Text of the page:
‘Head shop’ coming to Shelton location
A store selling “smoking tobacco accessories” could open this summer on Bridgeport Avenue, near downtown.
Robert Dunn, who lives in Shelton, plans to open an establishment called Head Quarters that would have two separate retail sections.
One part would be entered from the outside and sell such items as clothing, caps, sunglasses, body jewelry, skateboards, and fragrance oils.
The other part would have a separate inside entrance, be restricted to people age 18 and older, and sell smoking pipes and related products.
Dunn said the area selling pipes would “sell anything needed for tobacco use,” including glass water pipes.
These types of stores have traditionally been known as “head shops,” and Dunn’s store name is a takeoff on that expression. The items they sell can be used to smoke marijuana as well as tobacco.
Reluctance to make a motion
The Planning and Zoning Commission (P&Z) approved the store in a 3-2 vote last week, after an awkward moment when no member would make the motion to approve it.
“This has never happened before,” said P&Z Chairman Ruth Parkins, noting that taking no action or rejecting the application could lead to a lawsuit by the applicant.
Soon after, a motion was made and seconded and the vote was taken. Voting in favor were Parkins, Anthony Pogoda Jr. and James Tickey, and voting against were Nancy Dickal and Virginia Harger.
“It’s going to be very tasteful,” Dunn assured the P&Z.
Rick Schultz, city P&Z administrator, said he’s unaware of any similar shop in Shelton in recent decades.
The shop will be in the small strip plaza at 99 Bridgeport Avenue, which also houses a Shell gas station, convenience store and luncheonette.
The building is in a commercial zone that allows almost any kind of retail use, providing the P&Z with limited leeway. It is not in a Planned Development District, which gives the P&Z much more control over acceptable uses.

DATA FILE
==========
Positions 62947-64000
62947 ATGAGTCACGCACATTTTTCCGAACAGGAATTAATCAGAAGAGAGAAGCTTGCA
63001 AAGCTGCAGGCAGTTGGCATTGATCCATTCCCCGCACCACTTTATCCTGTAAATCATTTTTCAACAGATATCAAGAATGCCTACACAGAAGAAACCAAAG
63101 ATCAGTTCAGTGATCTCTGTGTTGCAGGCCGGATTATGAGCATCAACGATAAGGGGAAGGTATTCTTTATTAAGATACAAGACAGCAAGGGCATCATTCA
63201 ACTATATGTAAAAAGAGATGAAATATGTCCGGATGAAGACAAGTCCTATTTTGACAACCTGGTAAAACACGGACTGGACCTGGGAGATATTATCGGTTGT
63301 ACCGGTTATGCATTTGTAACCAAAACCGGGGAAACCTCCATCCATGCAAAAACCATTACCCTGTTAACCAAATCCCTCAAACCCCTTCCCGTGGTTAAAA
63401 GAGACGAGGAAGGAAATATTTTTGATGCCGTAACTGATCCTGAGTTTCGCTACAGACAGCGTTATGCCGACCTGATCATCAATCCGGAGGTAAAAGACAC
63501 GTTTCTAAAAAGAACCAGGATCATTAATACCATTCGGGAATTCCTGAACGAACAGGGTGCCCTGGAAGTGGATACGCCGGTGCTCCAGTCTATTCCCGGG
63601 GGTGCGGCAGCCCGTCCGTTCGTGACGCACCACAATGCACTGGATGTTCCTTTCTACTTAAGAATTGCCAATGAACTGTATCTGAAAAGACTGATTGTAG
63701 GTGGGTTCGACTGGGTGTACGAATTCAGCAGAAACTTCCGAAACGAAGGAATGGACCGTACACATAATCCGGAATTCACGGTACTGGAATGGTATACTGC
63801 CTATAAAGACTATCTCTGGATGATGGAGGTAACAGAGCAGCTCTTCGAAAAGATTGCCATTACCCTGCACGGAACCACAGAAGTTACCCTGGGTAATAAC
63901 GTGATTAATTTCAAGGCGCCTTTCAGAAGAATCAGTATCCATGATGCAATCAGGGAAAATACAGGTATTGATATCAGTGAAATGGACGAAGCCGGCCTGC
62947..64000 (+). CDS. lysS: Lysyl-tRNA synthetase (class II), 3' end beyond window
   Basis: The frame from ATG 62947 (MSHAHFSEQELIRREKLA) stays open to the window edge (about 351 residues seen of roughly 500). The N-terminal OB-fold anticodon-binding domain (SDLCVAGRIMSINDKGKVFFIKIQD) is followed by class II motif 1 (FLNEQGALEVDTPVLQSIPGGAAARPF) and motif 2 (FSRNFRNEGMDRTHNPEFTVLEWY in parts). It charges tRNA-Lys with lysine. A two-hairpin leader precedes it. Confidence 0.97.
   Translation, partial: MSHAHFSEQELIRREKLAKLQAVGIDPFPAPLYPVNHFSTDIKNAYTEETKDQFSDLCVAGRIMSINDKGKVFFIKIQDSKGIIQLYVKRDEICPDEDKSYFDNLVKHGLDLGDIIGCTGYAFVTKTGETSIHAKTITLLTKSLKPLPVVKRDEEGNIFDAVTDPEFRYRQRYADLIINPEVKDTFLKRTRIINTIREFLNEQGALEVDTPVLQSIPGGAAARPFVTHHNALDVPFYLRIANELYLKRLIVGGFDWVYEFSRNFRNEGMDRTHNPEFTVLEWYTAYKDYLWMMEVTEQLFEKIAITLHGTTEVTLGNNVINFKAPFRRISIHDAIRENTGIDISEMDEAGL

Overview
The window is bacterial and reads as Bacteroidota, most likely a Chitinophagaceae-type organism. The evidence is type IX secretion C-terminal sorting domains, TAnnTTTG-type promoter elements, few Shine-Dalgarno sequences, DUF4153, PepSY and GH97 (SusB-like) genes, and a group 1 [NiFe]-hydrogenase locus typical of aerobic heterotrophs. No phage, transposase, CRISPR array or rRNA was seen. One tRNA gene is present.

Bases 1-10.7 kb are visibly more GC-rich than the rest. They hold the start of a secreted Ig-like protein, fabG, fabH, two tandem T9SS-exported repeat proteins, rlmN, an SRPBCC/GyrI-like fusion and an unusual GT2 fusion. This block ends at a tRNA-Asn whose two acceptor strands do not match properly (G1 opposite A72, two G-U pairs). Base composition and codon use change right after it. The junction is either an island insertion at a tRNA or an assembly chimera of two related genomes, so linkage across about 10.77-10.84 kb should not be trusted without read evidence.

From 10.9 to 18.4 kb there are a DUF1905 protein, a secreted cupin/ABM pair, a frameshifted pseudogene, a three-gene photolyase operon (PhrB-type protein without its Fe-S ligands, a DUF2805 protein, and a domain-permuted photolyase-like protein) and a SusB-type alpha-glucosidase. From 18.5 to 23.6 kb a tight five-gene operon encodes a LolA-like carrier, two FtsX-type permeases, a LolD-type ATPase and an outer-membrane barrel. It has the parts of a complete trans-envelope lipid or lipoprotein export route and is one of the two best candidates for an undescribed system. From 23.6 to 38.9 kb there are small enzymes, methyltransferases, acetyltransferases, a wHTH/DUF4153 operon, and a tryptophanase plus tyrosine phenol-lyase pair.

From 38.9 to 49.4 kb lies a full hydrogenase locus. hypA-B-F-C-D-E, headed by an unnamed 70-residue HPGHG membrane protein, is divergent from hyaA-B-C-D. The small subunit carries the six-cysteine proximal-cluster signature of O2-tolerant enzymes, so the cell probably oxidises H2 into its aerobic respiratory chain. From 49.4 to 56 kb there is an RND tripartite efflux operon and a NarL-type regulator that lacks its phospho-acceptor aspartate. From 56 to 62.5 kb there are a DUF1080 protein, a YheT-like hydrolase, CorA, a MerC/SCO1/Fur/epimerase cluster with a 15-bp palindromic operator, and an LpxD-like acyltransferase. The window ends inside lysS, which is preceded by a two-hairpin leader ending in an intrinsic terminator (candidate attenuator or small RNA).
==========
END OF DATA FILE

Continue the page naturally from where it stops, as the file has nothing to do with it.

Dunn now operates another business in the 2,500-square-foot space, Maximum Value Online, which will be replaced by Head Quarters.
Maximum Value Online opened last summer and sells secondhand items, often from estate sales or on consignment, on a retail basis and through websites.
“I’m choosing to make a change now to get a better use,” Dunn said of his decision to open Head Quarters at the rented site.
The same space previously housed an auto parts store.
‘Funky, cool items’
Dunn said his goal to have a place where any suburban mom in a Volvo would feel comfortable bringing her children to the part of the store that doesn’t sell smoking accessories.
“We want people to come in and say, ‘What a nice store with funky, cool items,’ and not even know about this other part unless they are interested,” he said.
He told the P&Z that some patrons “won’t even know it’s there.”
Parkins said the name leaves little to the imagination. “The store name gives a connotation,” she said, adding that “we are a free society.”
'Seems like it's for Las Vagas'
Parkins told Dunn the proposed establishment “seems like it’s for Las Vegas.”
She also said selling skateboards could present a problem in such a highly trafficked area, with the gas station and busy street, but Dunn said skateboarding won’t be the primary focus of the shop.
Dunn joked he might open a marijuana dispensary somewhere in the future. “They’re going to legalize soon,” he said.
Inside the new store, Dunn said, employees and signage cannot make references to marijuana directly or through slang terminology. He stressed that what the store will sell should be considered “tobacco smoking accessories.”
People trying to enter the smoking accessories area will be carded if there’s any question about their age, he said. “We will operate legally,” he said.
Dunn, during a later interview, said the legalization of medical marijuana in Connecticut has been good for the smoking accessories business. “It’s jumped dramatically,” he said.
A handful of medical marijuana dispensaries are expected to open soon around the state, and Dunn said medical marijuana users are creating a demand.
“The people who need to use it legally will need ways to smoke it or ingest it,” he said. “We’ll be catching that at the beginning.”
The nation’s attitude toward recreational marijuana use by adults has been shifting quickly in recent years. Recreational marijuana now is legal in four states (Alaska, Colorado, Oregon, and Washington), and Washington, D.C., and a few other states are likely to follow.
Connecticut has decriminalized adult marijuana use and legalized medical marijuana.
Dunn's business background
Dunn has primarily been in the restaurant business in Fairfield County, where he grew up.
He owned restaurants in Stamford and Georgetown before opening two MacDaddy’s, a macaroni-and-cheese eatery, in Monroe and Fairfield. He is no longer associated with that business.
He moved to Shelton about two years ago.